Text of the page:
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True Car Review

Thursday, May 30th

2024 Car Selling Site Reviews

True Car Review 3 Star Rating

True Car

3 Star Rating
  • "A+" rated and accredited by the BBB
  • Service gives you a trade-in value from a dealer; can't be used to sell cars privately
  • Offers good for three days

In business since 2005, TrueCar is an automotive digital marketplace that lets you buy and sell used cars. When using this service for selling cars, your offers will all come from certified dealerships near you: there's no messing around with taking inquiries and offers from private buyers, just direct contact from dealers alone.

See your estimate as you enter details

To sell your used vehicle, you'll start by entering the license plate, VIN or make/model. You'll confirm a few details, like the color, options, mileage and ZIP code, and then move on to specifics about any accidents, damage, or mechanical issues. We love how the offer estimate populates in the bottom right corner as you enter that information, giving you a real-time idea of what you might get for your car.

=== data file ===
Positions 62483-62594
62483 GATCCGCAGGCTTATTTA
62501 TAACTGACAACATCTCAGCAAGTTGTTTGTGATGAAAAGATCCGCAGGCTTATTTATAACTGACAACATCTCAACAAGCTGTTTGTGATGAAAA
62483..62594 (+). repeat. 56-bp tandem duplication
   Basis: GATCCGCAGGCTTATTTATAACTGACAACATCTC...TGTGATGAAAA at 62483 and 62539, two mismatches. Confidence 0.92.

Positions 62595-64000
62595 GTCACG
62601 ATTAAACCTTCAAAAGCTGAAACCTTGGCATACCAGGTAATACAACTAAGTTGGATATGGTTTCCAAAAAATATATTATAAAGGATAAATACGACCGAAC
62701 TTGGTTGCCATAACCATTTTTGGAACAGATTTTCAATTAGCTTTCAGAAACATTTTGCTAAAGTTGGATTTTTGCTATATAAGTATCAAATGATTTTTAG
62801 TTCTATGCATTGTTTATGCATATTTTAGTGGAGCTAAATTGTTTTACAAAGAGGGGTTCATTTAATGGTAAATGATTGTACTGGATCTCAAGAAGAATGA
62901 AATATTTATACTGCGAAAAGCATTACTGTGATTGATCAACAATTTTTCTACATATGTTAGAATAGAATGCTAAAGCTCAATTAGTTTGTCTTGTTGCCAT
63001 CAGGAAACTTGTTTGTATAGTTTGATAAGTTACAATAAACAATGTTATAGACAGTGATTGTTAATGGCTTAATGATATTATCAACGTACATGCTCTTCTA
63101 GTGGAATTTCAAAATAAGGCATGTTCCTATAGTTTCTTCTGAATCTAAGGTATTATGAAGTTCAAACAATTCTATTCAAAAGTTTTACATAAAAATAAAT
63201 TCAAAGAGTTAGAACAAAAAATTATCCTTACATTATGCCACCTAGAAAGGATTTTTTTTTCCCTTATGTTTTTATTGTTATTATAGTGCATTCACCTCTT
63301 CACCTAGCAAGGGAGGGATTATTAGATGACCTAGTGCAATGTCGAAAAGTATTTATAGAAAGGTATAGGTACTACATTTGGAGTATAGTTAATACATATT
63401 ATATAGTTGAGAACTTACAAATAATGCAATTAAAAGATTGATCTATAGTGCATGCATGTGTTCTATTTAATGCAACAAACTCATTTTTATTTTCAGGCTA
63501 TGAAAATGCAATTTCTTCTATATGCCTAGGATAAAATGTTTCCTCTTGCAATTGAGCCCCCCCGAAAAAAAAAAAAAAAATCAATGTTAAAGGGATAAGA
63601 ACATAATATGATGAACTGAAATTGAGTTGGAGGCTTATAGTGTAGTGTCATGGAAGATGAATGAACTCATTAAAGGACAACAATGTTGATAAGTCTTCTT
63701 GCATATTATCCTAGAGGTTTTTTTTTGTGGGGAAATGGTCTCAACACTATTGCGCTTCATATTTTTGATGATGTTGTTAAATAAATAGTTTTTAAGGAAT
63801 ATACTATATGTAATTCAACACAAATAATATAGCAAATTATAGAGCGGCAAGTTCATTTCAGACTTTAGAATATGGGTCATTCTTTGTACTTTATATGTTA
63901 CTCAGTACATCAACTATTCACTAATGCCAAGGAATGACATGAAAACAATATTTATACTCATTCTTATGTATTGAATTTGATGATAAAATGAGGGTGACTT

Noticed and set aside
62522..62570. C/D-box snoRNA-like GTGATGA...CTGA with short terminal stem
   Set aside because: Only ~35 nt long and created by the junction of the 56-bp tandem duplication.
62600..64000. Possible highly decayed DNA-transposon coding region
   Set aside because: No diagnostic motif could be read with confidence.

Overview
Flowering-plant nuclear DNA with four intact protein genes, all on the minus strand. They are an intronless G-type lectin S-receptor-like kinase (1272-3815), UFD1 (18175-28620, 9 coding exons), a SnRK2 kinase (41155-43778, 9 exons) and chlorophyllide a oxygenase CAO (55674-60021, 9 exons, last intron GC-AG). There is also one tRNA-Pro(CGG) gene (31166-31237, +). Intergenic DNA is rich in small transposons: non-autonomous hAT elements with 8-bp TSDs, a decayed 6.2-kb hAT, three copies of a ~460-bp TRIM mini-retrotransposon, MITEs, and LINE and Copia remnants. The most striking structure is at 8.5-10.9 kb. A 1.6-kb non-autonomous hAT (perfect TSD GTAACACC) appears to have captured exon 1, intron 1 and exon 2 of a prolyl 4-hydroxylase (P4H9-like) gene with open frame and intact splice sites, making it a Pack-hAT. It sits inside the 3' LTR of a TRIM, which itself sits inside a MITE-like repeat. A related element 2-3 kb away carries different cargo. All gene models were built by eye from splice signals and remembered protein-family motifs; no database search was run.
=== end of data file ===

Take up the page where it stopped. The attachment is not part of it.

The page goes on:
Estimate subject to in-person inspection

Finally, you'll see your True Cash Estimate. It includes a breakdown of how each detail raised or lowered the dollar amount, from mileage to condition. Keep in mind that this offer is just an estimate. It's valid for three days, but it is subject to an in-person inspection.

Save your work or get offers now

You can enter your email address at that point if you'd like to save your progress: maybe you're not quite ready to sell, or you're hoping that the value will increase in the near future, as the market for used cars gets tighter. Otherwise, click on "Get Your True Cash Offer" to enter your name, phone number and/or email to connect with local dealers. You can specify whether you'd prefer to receive emails only or if you're willing to be contacted by phone and email.

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Dealers aren't obligated to honor TrueCar's estimate